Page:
Last year the ranks of Division 1 decreased by one when Morris Brown lost its accreditation. But this season, D1 continues it regularly expanding ways with four new teams: Northern Colorado, Utah Valley State, Cal Davis, and Longwood. All of these programs have huge challenges ahead of them, because while those teams will be playing D1 schedules, none of them are eligible to play in the postseason by NCAA rule, until they achieve full D1 status.

The move up doesn’t have to be a bad experience. Birmingham Southern won 20 games in its first season of full D1 membership last year. But by NCAA rule, they were not eligible for the Big South’s automatic bid, and of course were passed over for an at-large bid.

Longwood’s second-year head coach Mike Gillian was kind enough to answer some of the questions I had on their move up to the top level of college hoops. For those who don’t know, Longwood is a private university in Farmville, Virginia. Baseball fans are probably familiar with major league outfielder Michael Tucker who played there. Here’s what Coach Gillian had to say. You can also check out his web site at

What is the timeline for becoming a full-fledged D1 member, eligible for postseason play?

Coach Gillian: We become a full-fledged D1 member in September 2007, therefore we are eligible for postseason play for the 2007-08 season. That situation Birmingham Southern went through last year has been eliminated by recent NCAA legislation.

In order to have the possibility of getting to the NCAA Tournament, you need to be in a conference. It appears the Big South would a good fit for your school. Do you have a timetable for getting into a conference?

MG: Absolutely correct about both.  We need to be in a conference (at large bids being virtually unlikely, although not impossible).  The Big South is a very natural fit for Longwood – geographically, size of school, level of competition, academic profile.  Almost too perfect.  We are pursuing the Big South extremely hard at ALL levels and, although there is no timetable, sooner would be better.  We are also looking at The Atlantic Sun as a possibility.

You’re going to play Wake Forest and Illinois, two top five teams. That’s something few schools can say. I would guess part of the motivation behind this is financial. But what are some other reasons that you, as the coach of a team making the step to D1, would seek out opponents that have the goal of winning a national championship?

MG: Not to mention Cincinnati, sandwiched in between Northern Iowa and Valpo.  The Wake Forest game is a no-brainer and we are fortunate to have them on the schedule.  They are an ACC team and this is ACC country.  The game brings immediate recognition to Longwood Basketball and Longwood University on a whole other level.  It is also being played on February 23rd, at a time when we need to find games and they will be gearing up for ACC Tournament and NCAA Tournament play.

All of these games are great opportunities for our program to go out and see what it is like when it is done at the highest level and in the best possible way in college basketball today.  Those four games against UNI, Illinois, Cincy, and Valpo are all part of the Las Vegas Classic (exempt).  We get 4 high profile games that count as 1, get to travel around the country and play some great teams, and that opened space in the schedule for us to fill it with games that we definitely will be competitive in, and a number of them at home.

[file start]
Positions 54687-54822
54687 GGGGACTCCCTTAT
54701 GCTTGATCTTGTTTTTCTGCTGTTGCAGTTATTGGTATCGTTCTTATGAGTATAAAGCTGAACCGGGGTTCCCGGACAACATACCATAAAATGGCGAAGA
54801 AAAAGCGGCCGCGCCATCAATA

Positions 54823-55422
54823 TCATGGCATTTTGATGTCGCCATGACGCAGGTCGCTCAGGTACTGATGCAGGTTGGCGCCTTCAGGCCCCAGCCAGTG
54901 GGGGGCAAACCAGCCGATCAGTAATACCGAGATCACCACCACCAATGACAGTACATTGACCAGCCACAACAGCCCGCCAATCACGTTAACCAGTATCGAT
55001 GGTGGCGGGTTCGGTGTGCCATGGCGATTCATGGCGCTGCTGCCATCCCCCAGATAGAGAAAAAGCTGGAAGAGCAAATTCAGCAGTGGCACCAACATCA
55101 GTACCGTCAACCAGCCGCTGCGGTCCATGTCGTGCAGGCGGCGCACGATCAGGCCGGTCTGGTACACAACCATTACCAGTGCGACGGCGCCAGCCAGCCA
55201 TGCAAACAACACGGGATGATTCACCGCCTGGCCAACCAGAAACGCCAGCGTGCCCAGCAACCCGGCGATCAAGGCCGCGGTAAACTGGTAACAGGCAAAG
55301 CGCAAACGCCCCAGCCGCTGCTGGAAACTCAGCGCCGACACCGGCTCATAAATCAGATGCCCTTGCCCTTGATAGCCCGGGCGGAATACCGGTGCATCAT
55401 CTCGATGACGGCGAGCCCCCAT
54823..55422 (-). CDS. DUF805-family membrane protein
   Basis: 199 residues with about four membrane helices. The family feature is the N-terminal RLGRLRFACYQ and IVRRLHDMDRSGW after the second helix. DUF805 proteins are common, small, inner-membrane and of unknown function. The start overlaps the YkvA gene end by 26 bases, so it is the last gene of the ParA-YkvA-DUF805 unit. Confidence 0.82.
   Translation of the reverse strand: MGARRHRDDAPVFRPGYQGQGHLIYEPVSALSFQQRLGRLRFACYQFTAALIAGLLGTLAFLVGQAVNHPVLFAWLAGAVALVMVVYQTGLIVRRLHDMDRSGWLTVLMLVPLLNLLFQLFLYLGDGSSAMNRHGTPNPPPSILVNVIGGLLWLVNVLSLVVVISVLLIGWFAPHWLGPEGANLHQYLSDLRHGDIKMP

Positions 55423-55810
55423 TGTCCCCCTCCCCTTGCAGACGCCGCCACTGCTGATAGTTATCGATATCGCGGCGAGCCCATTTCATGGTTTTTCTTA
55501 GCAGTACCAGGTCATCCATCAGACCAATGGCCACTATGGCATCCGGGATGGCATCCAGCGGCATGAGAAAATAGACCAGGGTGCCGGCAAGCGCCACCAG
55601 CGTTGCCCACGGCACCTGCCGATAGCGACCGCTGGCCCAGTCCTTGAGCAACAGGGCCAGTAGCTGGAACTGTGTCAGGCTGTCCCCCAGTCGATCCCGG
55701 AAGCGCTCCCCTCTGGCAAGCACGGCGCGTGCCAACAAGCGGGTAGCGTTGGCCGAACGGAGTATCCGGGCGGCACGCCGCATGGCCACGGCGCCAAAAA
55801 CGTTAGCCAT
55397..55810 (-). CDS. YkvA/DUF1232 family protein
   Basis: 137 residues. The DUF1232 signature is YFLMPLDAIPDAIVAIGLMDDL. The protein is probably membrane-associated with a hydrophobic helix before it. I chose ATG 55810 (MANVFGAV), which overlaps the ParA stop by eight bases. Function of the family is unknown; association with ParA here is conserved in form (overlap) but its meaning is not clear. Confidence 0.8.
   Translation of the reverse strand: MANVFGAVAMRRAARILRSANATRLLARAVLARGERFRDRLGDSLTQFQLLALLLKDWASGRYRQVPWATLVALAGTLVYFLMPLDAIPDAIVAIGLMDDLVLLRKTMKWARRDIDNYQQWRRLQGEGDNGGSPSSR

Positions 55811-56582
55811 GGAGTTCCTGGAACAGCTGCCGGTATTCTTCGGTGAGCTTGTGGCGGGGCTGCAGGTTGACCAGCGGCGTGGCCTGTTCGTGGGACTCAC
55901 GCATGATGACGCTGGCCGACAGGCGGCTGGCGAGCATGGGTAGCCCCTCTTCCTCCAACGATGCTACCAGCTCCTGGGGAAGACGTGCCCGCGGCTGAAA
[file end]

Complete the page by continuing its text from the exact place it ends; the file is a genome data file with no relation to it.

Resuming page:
Finally, before you took the job at Longwood, you were on the staff at George Mason. The pinnacle of Mason hoops was that first round game in 2001 when you took Maryland to the wire. The Terps later went to the Final Four, and the next year won it all with largely the same cast. What memories do you have of that game in Boise?

MG: The memories of that game are tremendous. I was talking about it with some people here at Longwood today.  We were truly one play away from winning that game and believed we had a team that was peaking and more than capable of beating Georgia State and Georgetown as Maryland did.  We felt that Stanford would have been very tough because we had seen them earlier in the year at the Cable Car Classic, although not played them, and we thought our guys would have been a little intimidated by them.  The Maryland and G’town games did not scare us because our players had played with and against those players for summers in The Kenner League in Washington, DC and knew they were as good as them.  We had a great team.  Maryland had the CAA’s number for 2 straight years.  If you remember, in our game Juan Dixon hit about a 40 footer just before the half and Steve Blake hit a long three with just over a minute left (we were up 2 at the time) that were huge shots.  Also, they were not a great free throw shooting team and in that game against us hit something like 22-25 from the foul line, with two of those misses being with :30 left in the game.  Chris Wilcox hurt us in that game as did the starting 3 man [Byron Mouton] who was usually a role player.

The following year on the way to the title was when Drew Nicholas hit the running 3 at the buzzer to beat UNC-Wilmington. I do believe those are the type of first or second round games that when teams tough it out, it helps prepare them to make that run through the tourney.  Look what Northern Iowa did in pushing GA Tech in round 1 last year.  Maybe we will be Wake’s first round tune up in February this year – it would be nice to be in a game like that Boise game with them next February.  That is how we are going to treat it going in, it is our NCAA Tournament.